This has been my desk for the past week. I’ve really enjoyed it. It makes me feel creative, being on a ping pong table. It helps me remember to mix work and play. I’m in Arkansas for awhile, but that doesn’t mean I can’t call people in Utah!
I started making calls for Property Solutions this week. For those who don’t know, Property Solutions is a group of real estate investors in Utah who specialize in wholesaling. I completely control my own schedule, which mostly consists of trying to find motivated sellers. It’s been an uphill battle so far. Out of the 34 people I’ve contacted so far, only one has been open to discussing seller financing.
Actually, as I write this I just heard back from one more!
Our aim is to find people who want to get rid of their properties. Most of the time that means people who have been recently divorced, people who have inherited property, or people who are tired of being landlords. We then take those properties and we usually sell them to other investors for a profit or keep them and rent them out.
The main purpose of this post is just to keep a record of the things I do and the things I learn. Today I learned how to be a little more human and little less robotic.
Let Curiosity Drive
When you have an objective, like “call all the numbers on this page and ask the owners if they are interested in seller financing” it’s easy to get caught in the monotony. It’s easy to turn off part of your brain while you do it. And it can get boring. And people can be intimidating. Most people don’t want to talk to you.
Today I found it easier to call people than yesterday. And I realized that I actually enjoy getting to know people. I have started to put my focus on the person I am talking to and loosen my tight grip on the questions I feel like I have to ask them. I have started to let curiosity drive me instead of the ache to “finish” my work.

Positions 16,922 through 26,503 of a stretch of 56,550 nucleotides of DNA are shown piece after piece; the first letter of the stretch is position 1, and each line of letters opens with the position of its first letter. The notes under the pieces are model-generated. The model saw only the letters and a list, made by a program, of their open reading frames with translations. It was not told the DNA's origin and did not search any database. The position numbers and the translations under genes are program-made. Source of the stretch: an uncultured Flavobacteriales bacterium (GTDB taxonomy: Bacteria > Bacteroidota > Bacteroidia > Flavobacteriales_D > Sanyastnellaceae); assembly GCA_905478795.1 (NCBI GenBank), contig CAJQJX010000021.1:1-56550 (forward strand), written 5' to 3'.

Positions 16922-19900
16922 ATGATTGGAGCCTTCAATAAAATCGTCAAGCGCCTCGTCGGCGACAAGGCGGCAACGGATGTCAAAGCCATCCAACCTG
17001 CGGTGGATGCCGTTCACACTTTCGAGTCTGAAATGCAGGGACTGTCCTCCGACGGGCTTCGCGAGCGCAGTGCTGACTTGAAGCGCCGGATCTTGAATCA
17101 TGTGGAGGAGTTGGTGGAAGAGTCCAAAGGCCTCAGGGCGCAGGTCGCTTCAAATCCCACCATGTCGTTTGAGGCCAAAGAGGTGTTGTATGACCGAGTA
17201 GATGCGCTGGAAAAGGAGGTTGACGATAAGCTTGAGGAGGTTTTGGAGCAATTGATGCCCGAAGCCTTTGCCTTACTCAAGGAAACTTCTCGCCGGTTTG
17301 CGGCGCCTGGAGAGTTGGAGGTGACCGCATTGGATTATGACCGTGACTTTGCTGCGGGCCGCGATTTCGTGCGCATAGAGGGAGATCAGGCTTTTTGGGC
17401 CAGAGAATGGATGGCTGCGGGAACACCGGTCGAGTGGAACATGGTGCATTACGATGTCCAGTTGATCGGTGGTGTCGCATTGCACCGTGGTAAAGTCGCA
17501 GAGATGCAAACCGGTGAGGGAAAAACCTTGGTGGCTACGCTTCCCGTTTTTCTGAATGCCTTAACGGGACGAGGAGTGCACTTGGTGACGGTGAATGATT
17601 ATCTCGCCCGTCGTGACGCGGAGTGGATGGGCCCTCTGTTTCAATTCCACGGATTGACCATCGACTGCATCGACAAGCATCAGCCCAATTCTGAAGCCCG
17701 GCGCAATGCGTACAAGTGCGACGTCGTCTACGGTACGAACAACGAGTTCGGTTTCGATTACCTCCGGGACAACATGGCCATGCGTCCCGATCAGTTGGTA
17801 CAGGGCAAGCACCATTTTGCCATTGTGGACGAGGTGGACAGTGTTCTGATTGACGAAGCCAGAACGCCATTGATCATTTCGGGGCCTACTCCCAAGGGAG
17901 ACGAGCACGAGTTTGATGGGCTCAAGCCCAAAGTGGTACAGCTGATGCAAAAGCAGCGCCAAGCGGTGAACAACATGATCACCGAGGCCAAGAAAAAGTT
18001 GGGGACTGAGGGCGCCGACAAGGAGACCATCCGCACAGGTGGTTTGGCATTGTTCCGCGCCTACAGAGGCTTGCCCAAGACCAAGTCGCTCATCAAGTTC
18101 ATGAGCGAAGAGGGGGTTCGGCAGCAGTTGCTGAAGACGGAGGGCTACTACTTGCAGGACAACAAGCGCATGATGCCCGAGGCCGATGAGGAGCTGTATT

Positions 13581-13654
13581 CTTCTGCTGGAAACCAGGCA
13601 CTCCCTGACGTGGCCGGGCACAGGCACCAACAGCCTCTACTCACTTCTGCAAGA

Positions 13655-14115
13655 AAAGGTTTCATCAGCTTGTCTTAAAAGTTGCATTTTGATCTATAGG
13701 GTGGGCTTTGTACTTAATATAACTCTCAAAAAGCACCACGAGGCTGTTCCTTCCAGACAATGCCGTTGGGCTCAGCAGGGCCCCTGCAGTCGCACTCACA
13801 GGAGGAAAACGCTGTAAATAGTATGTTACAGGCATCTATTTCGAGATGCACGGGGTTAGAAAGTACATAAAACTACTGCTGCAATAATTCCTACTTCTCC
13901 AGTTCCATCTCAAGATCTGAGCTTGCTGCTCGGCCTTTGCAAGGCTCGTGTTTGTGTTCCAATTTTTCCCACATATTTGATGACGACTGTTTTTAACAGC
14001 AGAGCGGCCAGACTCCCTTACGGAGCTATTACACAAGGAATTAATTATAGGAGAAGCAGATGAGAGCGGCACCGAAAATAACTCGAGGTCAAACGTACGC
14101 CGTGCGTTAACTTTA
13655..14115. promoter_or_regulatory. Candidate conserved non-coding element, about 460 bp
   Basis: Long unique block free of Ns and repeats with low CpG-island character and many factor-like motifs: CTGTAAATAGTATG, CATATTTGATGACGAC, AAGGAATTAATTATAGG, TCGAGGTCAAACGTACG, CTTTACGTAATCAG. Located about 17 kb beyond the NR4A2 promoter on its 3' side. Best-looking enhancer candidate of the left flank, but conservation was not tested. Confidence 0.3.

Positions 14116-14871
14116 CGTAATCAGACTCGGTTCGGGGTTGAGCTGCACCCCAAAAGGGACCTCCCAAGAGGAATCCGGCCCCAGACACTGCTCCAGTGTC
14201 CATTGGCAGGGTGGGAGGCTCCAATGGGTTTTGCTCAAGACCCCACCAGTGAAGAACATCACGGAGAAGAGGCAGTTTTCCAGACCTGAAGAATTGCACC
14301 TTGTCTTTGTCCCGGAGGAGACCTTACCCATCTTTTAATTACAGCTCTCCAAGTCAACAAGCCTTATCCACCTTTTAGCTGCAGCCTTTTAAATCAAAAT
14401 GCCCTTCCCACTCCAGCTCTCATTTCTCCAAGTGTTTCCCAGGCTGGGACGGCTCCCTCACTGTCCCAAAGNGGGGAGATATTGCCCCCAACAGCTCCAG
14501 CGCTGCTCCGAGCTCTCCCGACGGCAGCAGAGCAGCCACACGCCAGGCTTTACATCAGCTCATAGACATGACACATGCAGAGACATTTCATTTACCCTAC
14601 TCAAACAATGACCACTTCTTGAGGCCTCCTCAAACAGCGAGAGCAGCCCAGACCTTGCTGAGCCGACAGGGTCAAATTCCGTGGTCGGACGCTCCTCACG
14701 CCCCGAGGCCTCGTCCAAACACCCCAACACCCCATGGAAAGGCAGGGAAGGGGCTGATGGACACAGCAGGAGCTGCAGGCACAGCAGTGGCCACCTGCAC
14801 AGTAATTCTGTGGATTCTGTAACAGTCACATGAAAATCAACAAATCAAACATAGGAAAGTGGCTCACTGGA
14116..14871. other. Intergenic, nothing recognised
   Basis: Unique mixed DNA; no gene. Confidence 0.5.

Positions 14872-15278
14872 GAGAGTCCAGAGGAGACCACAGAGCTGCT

For example, I saw a listing online for some brand new town homes that were going to be rented out starting in July. I reached for my phone to ask the normal questions, like “Hi, my name is Bryce. I’m interested in learning more about your rentals. Are you the owner?”. But then I realized that this listing was different. These were brand new homes being listed. That means someone had to build these homes. And that meant that someone owned these homes and knows something that I don’t know. They have something that I don’t have and I want to know how they made money on this deal.
Once I let that emotion drive me, the way I approached the person on the other side of the phone became much more natural. I ended up praising the owner for the good work they did. And then I asked them if they could spare 10 – 15 minutes to teach me how they built those town homes and how they structured their deal.
This person hasn’t responded yet, but it doesn’t really matter. What matters is that something clicked while I was working. I don’t think it would have clicked had I not put in the time that I did. It took 10+ hours of monotony to get to that “click”.
The Drudgery “Makes Us”
I read something today on medium — a post called “You don’t make it — it makes you” by Jon Westenberg…
“But 80% of this thing we call living is about doing the every day things. it’s about the work, and the sacrificed-for moments of play. It’s really about cooking dinner, and feeding the cat, and snatching a few seconds to kiss the person you love before they rush out the door trailing scarves and notebooks and debris. That stuff makes us. It makes us into people with connections and a search history.”
I know that may be a little dramatic to make a comparison here, but the point is that by doing the drudgery we are “made” into something else. Doing the grunt work is sometimes the only way to get to the places you want to go, and to have the ideas you want to have.
To sum it up, I’m thankful that the grunt work got me somewhere today. I’m a little less worried about talking to people and I’m more motivated to work so more things can “click”.